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Gordon v. Virtumundo Inc et al - Document No. 24

Gordon v. Virtumundo Inc et al - Document No. 24

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Published by Justia.com
ORDER denying 8 Motion to Dismiss by Judge John C Coughenour.(GO) 2:2006cv00204 Washington Western District Court
ORDER denying 8 Motion to Dismiss by Judge John C Coughenour.(GO) 2:2006cv00204 Washington Western District Court

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Published by: Justia.com on Apr 29, 2008
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26ORDER \u2013 1

UNITED STATES DISTRICT COURT
WESTERN DISTRICT OF WASHINGTON
AT SEATTLE

JAMES S. GORDON, Jr., a married individual,
d/b/a \u2018GORDONWORKS.COM\u2019; OMNI
INNOVATIONS, LLC., a Washington limited

liability company,
Plaintiffs,
v.

VIRTUMUNDO, INC., a Delaware corporation,
d/b/a ADNOWLEDGEMAIL.COM;
ADKNOWLEDGE, INC., a Delaware
corporation, d/b/a AKNOWLEDGEMAIL.COM;
SCOTT LYNN, an individual; and JOHN DOES,
1\u2013X,

Defendants.
CASE NO. CV06-0204JCC
ORDER

This matter has come before the Court on Defendants\u2019 Motion to Dismiss for Lack of Personal
Jurisdiction under Rule 12(b)(2) (Dkt. No. 8), Plaintiffs\u2019 Opposition thereto (Dkt. No. 11), and
Defendants\u2019 Reply (Dkt. No. 17). The Court has considered the briefs, declarations, and exhibits
submitted by the parties and determined that oral argument is not necessary. For the reasons that follow,
the Court DENIES Defendants\u2019 motion to dismiss.

//
Case 2:06-cv-00204-JCC Document 24
Filed 05/24/2006 Page 1 of 13
Gordon v. Virtumundo Inc et al
Doc. 24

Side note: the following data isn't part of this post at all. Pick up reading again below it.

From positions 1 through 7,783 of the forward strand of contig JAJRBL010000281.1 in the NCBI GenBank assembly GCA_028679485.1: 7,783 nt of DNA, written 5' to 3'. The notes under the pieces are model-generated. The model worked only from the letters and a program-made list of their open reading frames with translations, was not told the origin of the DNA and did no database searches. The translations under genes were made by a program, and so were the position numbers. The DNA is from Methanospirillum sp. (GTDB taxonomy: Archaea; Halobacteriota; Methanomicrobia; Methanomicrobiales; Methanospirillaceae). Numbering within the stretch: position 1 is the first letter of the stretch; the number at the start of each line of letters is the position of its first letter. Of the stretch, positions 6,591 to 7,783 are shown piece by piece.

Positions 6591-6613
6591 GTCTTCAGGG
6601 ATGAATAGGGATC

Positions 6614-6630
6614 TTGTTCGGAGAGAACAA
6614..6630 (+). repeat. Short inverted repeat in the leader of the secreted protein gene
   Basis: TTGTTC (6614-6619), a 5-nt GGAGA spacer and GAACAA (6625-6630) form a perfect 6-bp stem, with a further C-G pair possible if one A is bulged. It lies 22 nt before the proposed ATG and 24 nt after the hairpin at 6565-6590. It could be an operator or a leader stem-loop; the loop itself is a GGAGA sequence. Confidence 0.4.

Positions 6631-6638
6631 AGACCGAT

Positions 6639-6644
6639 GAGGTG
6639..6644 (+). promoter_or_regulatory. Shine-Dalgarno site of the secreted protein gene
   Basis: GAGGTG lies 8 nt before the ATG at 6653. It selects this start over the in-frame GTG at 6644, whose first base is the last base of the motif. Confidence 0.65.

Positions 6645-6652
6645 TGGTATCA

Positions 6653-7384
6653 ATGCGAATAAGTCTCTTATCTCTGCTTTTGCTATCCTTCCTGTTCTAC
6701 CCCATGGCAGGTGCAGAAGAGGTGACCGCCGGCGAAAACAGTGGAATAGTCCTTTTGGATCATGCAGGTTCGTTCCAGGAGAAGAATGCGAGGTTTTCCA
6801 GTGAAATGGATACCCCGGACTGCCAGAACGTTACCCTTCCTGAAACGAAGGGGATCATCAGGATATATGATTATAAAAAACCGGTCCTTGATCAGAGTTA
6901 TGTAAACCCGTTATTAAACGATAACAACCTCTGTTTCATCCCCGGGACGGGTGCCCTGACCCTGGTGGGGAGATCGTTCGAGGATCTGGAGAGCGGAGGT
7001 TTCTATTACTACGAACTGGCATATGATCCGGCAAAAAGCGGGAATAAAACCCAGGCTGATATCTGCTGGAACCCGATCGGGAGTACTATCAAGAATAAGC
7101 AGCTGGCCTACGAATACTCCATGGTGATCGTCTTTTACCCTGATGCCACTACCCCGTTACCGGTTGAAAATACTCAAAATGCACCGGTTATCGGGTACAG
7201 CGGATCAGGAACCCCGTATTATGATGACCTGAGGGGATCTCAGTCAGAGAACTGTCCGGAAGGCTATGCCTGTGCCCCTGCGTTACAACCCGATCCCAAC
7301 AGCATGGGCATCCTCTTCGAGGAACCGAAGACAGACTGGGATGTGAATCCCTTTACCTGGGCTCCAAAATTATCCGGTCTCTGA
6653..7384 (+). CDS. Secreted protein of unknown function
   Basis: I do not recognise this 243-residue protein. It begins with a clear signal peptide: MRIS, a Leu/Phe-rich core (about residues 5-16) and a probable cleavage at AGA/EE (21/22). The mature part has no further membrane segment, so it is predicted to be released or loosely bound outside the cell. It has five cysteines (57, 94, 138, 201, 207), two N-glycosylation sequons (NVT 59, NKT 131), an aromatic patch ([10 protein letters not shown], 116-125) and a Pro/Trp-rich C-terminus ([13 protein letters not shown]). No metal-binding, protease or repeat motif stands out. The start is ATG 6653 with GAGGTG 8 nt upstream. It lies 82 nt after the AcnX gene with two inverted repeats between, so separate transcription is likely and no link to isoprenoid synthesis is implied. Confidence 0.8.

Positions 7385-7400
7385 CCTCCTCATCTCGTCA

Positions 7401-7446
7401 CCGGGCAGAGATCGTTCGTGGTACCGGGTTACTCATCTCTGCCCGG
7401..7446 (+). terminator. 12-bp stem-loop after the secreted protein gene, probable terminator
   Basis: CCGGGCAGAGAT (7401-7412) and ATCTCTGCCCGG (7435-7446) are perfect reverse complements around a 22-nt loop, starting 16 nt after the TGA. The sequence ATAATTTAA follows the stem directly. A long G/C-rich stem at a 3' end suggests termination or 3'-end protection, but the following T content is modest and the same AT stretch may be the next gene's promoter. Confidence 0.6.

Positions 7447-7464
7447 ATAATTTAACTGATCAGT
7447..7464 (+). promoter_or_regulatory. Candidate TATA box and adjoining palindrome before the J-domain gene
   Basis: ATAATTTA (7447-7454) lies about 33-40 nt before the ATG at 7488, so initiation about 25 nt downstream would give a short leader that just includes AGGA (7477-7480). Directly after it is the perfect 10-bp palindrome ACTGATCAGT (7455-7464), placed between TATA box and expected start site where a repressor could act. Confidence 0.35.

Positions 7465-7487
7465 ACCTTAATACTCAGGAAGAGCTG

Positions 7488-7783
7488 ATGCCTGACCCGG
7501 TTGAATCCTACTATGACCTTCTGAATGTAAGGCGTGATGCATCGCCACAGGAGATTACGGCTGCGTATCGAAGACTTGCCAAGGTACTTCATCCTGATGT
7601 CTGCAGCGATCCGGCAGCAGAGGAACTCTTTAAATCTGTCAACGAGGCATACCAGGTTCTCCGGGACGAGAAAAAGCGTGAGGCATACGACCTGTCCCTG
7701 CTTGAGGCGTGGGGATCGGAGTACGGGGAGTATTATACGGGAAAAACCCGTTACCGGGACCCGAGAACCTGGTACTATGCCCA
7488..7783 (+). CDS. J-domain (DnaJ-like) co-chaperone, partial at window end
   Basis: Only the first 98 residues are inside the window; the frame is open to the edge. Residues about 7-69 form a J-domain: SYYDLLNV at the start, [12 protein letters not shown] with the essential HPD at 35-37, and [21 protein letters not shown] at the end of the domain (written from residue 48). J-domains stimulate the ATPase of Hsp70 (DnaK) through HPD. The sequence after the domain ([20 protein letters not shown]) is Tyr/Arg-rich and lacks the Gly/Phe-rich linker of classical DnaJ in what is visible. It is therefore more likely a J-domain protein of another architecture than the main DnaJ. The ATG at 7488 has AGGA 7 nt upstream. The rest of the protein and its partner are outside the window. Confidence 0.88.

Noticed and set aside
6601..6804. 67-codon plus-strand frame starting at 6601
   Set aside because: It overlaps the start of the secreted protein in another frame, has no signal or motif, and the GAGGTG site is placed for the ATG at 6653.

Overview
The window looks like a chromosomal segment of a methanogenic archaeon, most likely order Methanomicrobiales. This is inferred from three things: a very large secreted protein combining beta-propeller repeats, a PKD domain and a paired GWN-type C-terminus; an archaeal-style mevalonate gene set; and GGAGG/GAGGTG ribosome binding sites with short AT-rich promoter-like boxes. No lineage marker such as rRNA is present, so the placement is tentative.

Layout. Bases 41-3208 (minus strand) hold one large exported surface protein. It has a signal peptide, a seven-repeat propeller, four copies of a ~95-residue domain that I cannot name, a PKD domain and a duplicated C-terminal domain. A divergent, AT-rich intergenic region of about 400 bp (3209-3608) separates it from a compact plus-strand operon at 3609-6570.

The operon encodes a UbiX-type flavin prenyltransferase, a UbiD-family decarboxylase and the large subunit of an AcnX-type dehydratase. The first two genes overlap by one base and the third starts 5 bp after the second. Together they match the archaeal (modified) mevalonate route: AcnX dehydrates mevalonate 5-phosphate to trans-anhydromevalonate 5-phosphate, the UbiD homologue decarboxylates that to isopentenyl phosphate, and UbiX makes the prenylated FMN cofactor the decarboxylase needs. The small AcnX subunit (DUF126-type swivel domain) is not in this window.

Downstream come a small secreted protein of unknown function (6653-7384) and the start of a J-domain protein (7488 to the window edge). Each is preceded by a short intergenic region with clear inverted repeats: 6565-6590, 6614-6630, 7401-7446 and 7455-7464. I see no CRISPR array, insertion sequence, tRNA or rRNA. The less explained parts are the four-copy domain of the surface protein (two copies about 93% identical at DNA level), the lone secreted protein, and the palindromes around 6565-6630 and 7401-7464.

Dockets.Justia.com
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1Unless otherwise indicated, this Order\u2019s references to \u201cPlaintiffs\u201d includes both Gordon and
Omni.
2Defendants specifically state that \u201cAdknowledge, Inc. and Virtumundo, Inc. are two separate

corporate entities andcurrent l y have no relationship to each other.\u201d (Defs.\u2019 Mot., Brandt Decl. \u00b6 7
(emphasis added).) Defendants do not address whether the two entitiesf ormerl y had a relationship to
one another. Plaintiffs\u2019 allegations are that some relationship did exist between the two.

ORDER \u2013 2
I.
BACKGROUND

Plaintiffs James S. Gordon, Jr. (\u201cGordon\u201d) and Omni Innovations, LLC (\u201cOmni\u201d) have brought
this action for alleged violations of the Federal Can-Spam Act of 2003, 15 U.S.C. \u00a7\u00a7 7701\u201311, the
Washington Commercial Electronic Mail Act (\u201cCEMA\u201d), WASH. REV. CODE 19.190.010\u2013110, and the
Washington Consumer Protection Act. Gordon is a Washington resident and registrant of the internet
domain gordonworks.com (\u201cGordonworks\u201d). Gordonworks is an interactive computer service and
internet access service that, among other functions, provides e-mail accounts to individuals. (Am. Compl.
(Dkt. No. 15) \u00b6 3.4.) The internet domain server on which the Gordonworks domain resides is owned by

Omni.1

Defendants Virtumundo, Inc. (\u201cVirtumundo\u201d) and Adknowledge, Inc. (\u201cAdknowledge\u201d) are non-
Washington-resident businesses that provide online marketing services to third-party clients. Virtumundo
is a Delaware corporation with its principal place of business in Kansas. Adknowledge is also a Delaware
corporation with its principal place of business in Missouri. Virtumundo and Adknowledge are separate